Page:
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A carny builds a gambling empire at the expense of his family's wellbeing.
Jim Carter, a stoker on a luxury liner, loses his job after he reveals that he has faked a broken arm, and he vows to those wealthy people looking down on him in the stoke hole and laughing that someday he will be where they are. After Jim fails to last as a target in blackface at a sideshow for baseball pitches in a carnival, Pop McWade, owner of the carnival show "Dante's Inferno," offers him a job cleaning up the place. The show includes statues of Cleopatra, Dante, Salome, Virgil, Marc Antony and Alexander the Great, after whom Jim fancies himself. Pop has idealistically devised the show to present to customers a "glimpse of hell" with metaphoric suggestions on how to get out, but it does not attract many customers until Jim tries the role of barker and by playing up the sensational aspects produces a sellout, to the delight of Pop and his niece Betty, who sells tickets. Jim soon marries Betty and plans to build a new show, which he describes as the biggest "hell on earth." After a son Alex, called Sonny, is born, Jim convinces the other concessionaires to invest in a larger "Inferno," but when Dean, the "chute-the-chutes" owner, refuses to give up his prime location for the new concern, Jim purchases Dean's lease and proceeds to ruthlessly wreck Dean's concession, despite Dean's pleas for him to wait one month so that he could raise enough money to move. At the opening of the new spectacular inferno, Pop, dressed as Virgil, guides patrons through Dante's nine cycles, but he is interrupted when Dean, whose wife died that day, jumps to his death. Soon, Jim expands his empire and plans an extravagant casino on the high seas to cater to the pleasures of the rich. Upset because Jim's casino will promote gambling and vice, Pop tells Jim that they are drifting apart. After Harris, a building inspector, tells Jim that the Inferno is unsafe and needs to be rebuilt, Jim threatens to see that Harris loses his job if he insists on his opinion. Betty then sees Harris accept an envelope of money. At the Inferno, a cave-in occurs, and Jim rescues Pop. Jim remains watching over Pop through two sleepless nights as Pop recovers. After Harris commits suicide and leaves a written confession detailing Jim's bribe, Jim is prosecuted. His denial that Harris came to his home is backed by Betty, who, after Jim is acquitted, explains that she lied to save Sonny and plans to leave for Reno for a divorce. As Jim's cruise ship, the S.S. Paradise , prepares to leave, he has trouble raising money and has to cut into his profits by using the ship as security. When the crew strikes, Jim orders a new crew to be hired from the out-of-work men by the docks, whether they are dependable or not. After the ship leaves, Betty discovers that Sonny is lost and sends a wire to Jim saying that kidnapping is feared. He receives the radiogram in the midst of bacchanalian drinking, dancing and gambling and rushes to his cabin, where he finds Sonny, who had been brought by Jim's assistant Jonesy as a surprise. Jim angrily rebukes Jonesy, saying that the ship is the last place in the world for the child to be. After he sends a message to Betty, a fire breaks out when a drunk throws liquor at a flaming meal. The incompetent men in the engine room do not respond when called, and the passengers panic, some falling into the sea, others shooting each other so that they can get into lifeboats. After Jim rescues the captain, they attempt to keep the fire from sweeping aft while they steer the ship to the beach two miles away. Jim fights rebellious crew members and handles the controls himself. The circulatory pump stops and a water pipe bursts, but Jim succeeds in turning the ship and beaching it. Meanwhile, Betty races in a car to the ship. Sonny is safe and Jim, bandaged but okay, confesses, as he embraces Betty, that Pop was right: his "hell" was of his own making. He apologizes and says that all he now has to offer is his love, and Betty replies that that is all she ever wanted.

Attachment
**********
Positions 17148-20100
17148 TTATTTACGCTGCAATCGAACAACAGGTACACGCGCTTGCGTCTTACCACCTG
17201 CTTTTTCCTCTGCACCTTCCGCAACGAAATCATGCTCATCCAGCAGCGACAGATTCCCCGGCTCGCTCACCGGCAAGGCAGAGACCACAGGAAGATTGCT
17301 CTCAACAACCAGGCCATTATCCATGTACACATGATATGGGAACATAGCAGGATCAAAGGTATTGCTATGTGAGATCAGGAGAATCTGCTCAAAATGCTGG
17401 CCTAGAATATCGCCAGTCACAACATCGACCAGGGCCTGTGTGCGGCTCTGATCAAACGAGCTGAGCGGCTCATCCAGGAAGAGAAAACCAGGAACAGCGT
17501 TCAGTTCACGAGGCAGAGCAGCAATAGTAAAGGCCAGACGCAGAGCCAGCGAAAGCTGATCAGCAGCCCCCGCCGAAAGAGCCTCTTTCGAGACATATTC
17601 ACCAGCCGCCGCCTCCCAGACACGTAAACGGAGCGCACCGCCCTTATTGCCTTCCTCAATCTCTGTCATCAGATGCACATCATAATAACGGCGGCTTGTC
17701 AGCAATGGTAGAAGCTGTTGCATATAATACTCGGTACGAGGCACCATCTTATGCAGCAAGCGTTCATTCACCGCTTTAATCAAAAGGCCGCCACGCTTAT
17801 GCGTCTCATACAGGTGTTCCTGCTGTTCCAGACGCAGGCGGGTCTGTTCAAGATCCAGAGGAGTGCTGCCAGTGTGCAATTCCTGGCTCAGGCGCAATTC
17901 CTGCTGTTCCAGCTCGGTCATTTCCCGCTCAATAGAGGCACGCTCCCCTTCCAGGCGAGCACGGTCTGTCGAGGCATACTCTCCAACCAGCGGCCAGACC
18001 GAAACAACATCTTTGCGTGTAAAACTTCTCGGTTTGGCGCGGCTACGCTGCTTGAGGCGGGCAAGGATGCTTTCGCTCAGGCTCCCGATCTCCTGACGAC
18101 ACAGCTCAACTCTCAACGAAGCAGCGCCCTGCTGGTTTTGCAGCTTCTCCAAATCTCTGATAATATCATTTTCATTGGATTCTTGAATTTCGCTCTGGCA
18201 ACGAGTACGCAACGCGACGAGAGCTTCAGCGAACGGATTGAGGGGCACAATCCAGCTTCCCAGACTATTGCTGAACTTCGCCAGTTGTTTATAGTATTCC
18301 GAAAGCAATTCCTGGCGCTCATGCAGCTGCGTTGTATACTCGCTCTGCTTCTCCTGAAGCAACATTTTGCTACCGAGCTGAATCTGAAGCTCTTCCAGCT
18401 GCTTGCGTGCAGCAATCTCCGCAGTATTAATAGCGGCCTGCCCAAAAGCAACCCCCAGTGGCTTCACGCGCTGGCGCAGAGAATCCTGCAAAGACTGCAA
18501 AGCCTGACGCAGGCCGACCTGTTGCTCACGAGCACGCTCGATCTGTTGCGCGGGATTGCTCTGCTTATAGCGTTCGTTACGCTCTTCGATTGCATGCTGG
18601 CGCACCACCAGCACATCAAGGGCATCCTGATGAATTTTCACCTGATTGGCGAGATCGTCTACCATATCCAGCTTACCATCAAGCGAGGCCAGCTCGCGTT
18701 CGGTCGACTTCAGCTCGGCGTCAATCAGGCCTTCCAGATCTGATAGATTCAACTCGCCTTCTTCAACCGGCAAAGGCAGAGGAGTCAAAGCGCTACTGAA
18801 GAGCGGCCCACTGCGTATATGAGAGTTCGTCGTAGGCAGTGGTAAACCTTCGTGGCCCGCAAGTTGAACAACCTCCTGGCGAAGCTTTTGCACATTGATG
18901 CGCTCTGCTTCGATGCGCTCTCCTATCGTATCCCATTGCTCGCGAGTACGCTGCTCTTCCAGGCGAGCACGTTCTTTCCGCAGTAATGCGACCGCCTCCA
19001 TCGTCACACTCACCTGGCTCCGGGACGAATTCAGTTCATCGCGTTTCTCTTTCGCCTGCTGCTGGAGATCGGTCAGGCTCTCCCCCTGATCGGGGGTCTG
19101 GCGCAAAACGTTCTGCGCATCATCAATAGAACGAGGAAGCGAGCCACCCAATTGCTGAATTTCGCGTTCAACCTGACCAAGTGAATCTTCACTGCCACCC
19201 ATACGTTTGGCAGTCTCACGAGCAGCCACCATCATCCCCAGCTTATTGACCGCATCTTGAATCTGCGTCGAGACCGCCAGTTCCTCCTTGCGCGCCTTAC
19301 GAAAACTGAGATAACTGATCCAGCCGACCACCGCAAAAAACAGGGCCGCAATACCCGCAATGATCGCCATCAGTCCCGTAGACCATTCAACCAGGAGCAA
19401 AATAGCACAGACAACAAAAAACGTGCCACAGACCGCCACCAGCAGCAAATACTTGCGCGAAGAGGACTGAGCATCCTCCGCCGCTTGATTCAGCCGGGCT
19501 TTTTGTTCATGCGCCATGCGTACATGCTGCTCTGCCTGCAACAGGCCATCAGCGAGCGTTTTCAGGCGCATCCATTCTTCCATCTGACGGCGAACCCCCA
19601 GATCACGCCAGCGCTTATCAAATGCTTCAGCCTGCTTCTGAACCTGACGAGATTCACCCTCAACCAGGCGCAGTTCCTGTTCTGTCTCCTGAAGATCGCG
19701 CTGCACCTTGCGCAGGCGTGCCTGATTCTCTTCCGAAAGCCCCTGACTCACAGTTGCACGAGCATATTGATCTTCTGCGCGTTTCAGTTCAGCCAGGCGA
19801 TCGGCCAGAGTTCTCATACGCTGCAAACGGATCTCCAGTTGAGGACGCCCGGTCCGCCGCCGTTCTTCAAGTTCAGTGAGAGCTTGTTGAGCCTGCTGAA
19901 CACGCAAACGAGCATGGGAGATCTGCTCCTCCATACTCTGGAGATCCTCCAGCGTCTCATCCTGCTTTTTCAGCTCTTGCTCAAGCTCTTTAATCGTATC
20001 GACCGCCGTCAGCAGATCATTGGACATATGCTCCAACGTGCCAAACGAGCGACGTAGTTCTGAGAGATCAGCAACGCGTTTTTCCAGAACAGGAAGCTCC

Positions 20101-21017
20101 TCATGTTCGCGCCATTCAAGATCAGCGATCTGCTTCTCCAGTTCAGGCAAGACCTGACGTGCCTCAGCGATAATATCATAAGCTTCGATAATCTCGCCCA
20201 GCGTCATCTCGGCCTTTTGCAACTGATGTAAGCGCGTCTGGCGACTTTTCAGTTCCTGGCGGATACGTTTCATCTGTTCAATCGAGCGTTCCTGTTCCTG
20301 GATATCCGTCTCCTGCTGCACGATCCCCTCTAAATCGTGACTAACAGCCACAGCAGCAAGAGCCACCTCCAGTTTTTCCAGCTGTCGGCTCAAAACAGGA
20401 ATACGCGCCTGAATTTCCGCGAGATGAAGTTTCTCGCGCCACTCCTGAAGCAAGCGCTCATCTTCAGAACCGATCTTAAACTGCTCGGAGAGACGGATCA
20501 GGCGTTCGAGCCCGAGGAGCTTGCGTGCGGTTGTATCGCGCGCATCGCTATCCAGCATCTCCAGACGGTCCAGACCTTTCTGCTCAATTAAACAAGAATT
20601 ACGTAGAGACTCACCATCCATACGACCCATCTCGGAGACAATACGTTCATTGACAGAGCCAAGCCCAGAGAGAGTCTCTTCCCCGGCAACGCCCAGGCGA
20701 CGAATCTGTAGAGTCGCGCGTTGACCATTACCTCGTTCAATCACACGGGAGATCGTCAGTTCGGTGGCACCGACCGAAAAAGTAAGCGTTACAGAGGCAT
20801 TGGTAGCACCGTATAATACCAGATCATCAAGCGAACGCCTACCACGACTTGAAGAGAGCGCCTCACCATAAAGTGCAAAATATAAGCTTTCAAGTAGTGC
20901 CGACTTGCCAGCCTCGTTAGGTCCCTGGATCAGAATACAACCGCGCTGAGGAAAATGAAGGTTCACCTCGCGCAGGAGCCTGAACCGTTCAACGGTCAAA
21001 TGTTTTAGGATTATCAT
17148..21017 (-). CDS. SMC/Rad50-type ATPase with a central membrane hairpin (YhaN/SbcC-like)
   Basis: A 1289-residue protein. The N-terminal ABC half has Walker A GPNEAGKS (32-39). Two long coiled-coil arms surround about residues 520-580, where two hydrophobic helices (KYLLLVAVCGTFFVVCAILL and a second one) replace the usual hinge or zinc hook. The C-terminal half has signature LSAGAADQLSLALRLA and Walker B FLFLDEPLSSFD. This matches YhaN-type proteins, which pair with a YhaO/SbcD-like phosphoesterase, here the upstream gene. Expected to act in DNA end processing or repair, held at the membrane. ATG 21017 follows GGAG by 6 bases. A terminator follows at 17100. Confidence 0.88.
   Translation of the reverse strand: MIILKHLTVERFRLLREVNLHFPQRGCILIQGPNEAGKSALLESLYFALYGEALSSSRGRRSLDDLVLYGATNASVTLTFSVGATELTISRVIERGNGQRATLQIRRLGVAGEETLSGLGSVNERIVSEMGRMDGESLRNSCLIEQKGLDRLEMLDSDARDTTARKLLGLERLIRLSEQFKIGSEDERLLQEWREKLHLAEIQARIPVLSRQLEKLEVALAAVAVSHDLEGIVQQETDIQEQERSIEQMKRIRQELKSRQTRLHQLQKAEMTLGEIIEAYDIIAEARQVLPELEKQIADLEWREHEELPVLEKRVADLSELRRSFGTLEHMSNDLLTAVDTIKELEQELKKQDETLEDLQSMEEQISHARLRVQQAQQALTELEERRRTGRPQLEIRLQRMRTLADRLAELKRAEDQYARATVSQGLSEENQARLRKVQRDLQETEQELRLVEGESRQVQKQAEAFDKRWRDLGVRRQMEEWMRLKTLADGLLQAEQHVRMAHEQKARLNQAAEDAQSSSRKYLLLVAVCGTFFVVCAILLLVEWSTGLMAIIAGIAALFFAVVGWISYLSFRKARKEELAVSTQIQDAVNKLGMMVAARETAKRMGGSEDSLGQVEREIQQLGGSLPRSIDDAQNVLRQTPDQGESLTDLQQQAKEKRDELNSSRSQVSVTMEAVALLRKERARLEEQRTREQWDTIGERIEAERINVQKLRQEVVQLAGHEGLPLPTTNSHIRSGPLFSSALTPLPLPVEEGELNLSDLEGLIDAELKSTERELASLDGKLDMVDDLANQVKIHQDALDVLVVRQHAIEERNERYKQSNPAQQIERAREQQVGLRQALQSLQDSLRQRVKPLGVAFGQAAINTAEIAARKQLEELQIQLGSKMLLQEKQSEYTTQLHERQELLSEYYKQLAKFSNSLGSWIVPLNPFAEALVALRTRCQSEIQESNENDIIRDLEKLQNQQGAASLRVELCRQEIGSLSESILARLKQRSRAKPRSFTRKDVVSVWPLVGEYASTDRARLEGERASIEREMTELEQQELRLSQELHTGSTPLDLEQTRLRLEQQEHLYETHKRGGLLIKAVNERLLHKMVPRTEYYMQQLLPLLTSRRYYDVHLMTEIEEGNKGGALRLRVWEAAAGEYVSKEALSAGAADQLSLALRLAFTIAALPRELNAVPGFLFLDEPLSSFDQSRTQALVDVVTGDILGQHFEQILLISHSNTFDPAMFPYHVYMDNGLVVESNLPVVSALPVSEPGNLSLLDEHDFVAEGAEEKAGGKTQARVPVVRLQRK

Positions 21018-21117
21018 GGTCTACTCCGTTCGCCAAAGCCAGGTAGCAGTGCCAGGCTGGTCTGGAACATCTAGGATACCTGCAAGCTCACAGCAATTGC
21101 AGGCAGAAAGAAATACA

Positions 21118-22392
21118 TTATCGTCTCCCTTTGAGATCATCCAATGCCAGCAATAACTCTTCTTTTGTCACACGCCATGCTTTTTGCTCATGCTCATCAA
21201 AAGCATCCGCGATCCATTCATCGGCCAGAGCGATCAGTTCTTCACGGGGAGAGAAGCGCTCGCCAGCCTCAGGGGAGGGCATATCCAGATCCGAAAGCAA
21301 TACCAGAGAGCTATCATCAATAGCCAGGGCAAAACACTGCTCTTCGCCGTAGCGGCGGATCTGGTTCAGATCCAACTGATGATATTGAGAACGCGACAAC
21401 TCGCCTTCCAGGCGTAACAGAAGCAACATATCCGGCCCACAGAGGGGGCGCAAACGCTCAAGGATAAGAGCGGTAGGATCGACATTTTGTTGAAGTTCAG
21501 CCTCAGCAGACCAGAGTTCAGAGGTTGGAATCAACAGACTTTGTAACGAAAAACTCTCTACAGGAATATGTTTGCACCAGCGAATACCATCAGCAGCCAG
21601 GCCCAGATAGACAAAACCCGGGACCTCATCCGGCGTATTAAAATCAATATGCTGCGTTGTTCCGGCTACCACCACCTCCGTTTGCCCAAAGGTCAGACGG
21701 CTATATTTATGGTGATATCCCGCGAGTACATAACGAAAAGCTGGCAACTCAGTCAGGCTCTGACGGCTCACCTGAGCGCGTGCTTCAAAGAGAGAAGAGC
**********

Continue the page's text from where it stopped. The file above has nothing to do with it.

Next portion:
Cast & Crew
|MPAA Ratings:||Premiere Info:||not available|
|Release Date:||1935||Production Date:||
|Color/B&W:||Black and White||Distributions Co:||Twentieth Century-Fox Film Corp.|
|Sound:||Mono||Production Co:||Fox Film Corp.|
|Duration(mins):||88 or 90||Country:||United States|
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Spotted Owl 2012-10-02
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a Great Classic. Spencer Tracey was on top of His game. the movie protrayed so much for the year it was made. would really like to see it again!!
2 Movies in One
Hardy Haberman 2010-12-06
Not only is this a great Spencer Tracy movie, but the dram sequences of the Inferno are from a lost silent version that was re-purposed for this 1935...